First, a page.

The cars we loved.
In The global parts and platform sharing world that we live in, one car can have multiple personalities. GM’s Epsilon II platform is home to cars like the Buick Regal and the Insignia, a name shared by Opel and Vauxhall in Europe. As usual, the model mix overseas more choice than the three model lineup offered by Buick in the States. While we are content with Buick’s top offering, a 270 hp Regal GS, Europeans have even more performance at their disposal with the Vauxhall Insignia VXR SuperSport. The VXR SS has a twin turbo 2.8L V6 that pumps out 325 hp to all four wheels. It even comes as an estate (or wagon if you perfer). By contrast the Regal GS front wheels are propelled by a 2.0 turbo. Fortunately all versions of the Insignia they tend to look alike with only minimal differences to front grilles separating Buick from Vauxhall or Opel. This is great because the Insignia is one handsome car, maybe the best looking post-bankruptcy sedan from GM to date.
The Insignia was launched in 2008 and held considerable promise for GM and its global subsidies. The mid-sized sedan (or large by European standards) was supposed to ignite the segment. To an extent it has. The well laid out interior with its down to business gauges is functionally sporty. The curvatious surfaces are luxurious without being too bling. No one placed more bets on the success of the platform than Buick, who was trying to reinvigorate its stale image in the US. The Regal GS has gone a long way to helping to Buick to reach its image goals. Already a premium or aspirational car in China, the American market Regal exists because Chinese think of Buick like we do of Lexus.
Not that the Regal GS is car with Lexus envy or performance issues. It’s truly a road car with a trick suspension that eliminates torque steer. Buick tuning of the Insignia resulted in the expected smooth Buick ride that’s hushed while providing just enough road feel – much like BMWs typically do. You would have to spend considerable more for a Lexus that delivers the same driving feel. Although four cylinder’s 270 hp falls short of the BMW 335 (or Hyundai Sonata Turbo for that matter), there’s plenty of torque, thanks to the turbo. Its quick 0 to 60 time of well under 7 seconds means that its not likely to get left behind in the dash for lane position on the highway. Red Brembo calipers certainly look the part of a high performance car, especially when mated with the optional low profile summer performance tires. The Regal delivers up to 27 mpg and can run on regular unleaded gas, something that’s not recommended in a 3 Series or A4.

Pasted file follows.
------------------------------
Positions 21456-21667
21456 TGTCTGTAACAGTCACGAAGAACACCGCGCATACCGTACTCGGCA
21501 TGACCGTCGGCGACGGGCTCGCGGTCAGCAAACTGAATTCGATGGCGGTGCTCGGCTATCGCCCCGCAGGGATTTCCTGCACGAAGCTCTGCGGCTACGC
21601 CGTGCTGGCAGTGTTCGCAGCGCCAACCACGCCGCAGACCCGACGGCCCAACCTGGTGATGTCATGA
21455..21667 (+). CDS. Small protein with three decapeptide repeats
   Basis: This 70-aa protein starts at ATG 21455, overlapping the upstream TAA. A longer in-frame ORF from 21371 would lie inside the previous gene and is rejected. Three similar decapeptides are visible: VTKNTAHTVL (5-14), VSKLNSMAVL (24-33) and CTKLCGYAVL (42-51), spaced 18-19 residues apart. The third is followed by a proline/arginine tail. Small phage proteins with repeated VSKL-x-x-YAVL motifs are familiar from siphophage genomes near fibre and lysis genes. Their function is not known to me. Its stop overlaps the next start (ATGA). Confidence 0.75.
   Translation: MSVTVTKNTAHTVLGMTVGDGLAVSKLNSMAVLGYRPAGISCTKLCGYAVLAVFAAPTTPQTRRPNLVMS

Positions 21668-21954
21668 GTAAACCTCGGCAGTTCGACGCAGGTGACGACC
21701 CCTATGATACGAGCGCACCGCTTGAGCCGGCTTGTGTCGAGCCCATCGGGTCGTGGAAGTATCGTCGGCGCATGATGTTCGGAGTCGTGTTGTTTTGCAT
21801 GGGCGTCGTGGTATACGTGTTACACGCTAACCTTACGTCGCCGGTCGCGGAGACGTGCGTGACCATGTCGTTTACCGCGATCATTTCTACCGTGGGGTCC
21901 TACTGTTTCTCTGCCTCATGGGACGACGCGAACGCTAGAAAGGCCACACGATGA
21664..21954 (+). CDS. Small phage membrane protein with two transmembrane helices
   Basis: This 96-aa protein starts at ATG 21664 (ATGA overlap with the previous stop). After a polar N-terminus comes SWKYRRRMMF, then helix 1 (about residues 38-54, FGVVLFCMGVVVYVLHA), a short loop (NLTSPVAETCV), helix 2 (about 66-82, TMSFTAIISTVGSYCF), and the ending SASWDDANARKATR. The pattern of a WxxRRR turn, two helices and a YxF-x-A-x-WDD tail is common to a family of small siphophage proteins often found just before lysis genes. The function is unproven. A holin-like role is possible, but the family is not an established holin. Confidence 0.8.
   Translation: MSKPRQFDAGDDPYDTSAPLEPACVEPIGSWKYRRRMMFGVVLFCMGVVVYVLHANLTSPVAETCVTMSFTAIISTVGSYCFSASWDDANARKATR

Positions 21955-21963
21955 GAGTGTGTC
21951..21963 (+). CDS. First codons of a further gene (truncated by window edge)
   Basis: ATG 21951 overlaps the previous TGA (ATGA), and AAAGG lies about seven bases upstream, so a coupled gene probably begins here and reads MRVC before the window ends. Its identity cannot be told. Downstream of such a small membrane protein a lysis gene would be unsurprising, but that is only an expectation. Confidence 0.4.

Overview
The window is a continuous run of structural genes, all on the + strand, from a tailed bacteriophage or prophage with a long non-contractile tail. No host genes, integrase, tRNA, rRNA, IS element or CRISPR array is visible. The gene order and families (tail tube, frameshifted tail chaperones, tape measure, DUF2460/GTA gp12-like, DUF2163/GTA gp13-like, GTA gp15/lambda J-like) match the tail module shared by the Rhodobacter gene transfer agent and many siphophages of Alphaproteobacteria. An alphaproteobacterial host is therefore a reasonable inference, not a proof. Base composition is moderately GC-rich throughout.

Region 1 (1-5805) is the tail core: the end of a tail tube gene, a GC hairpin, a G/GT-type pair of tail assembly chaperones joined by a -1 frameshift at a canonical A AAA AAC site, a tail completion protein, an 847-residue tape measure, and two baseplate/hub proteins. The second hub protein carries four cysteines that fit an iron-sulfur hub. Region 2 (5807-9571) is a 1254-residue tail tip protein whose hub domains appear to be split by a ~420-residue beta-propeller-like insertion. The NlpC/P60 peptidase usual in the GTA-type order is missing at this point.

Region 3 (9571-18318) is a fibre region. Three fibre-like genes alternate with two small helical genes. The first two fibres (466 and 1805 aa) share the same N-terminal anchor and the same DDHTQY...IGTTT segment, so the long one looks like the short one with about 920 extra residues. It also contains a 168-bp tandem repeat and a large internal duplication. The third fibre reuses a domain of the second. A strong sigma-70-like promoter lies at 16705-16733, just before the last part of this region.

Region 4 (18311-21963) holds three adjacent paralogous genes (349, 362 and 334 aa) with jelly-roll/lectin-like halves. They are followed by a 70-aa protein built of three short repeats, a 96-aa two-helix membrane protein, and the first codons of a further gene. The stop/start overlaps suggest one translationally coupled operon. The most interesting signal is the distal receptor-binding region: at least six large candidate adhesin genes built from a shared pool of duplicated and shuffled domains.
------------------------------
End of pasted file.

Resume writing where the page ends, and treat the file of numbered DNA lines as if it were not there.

As good as the GS is, Buick could go one step further and bring a version of the Insignia VXR SuperSport here. While a version of Vauxhall VXR8 (the old Pontaic G8) might be more true to the GS nameplate on Buicks of the past, a VXR level car would still pay homage to Buick performance, while offering its US customers a modern, affordable sports sedan with Euro street cred to go head on with BMW and Audi. Think of it: a Buick GS with 2.8L V6 turbo from the VXR SuperSport. Better yet, a more modest version of the V8 in the Vauxhall VXR8 could be Buicks answer to the Dodge Charger.
Of course a Buick with a big V8 and all-wheel would make the Regal something of a Cadillac CTS Type V competitor. That alone is why it may never happen. Had Pontaic still been around, it may have been tempted to supplement its Holden sourced G8 with a mid-sized sedan that was something like the VXR SuperSport. For now the Regal GS is one of the most attractive sedans currently being sold by GM and wins hands down as one of the best s looking sedans of any size sold in America. If the Regal continues to succeed in China, we in America might benefit by Buick having the room to take more chances. What better bet to hedge than reviving the modern muscle heritage of the GS name courtesy of the VXR SuperSport.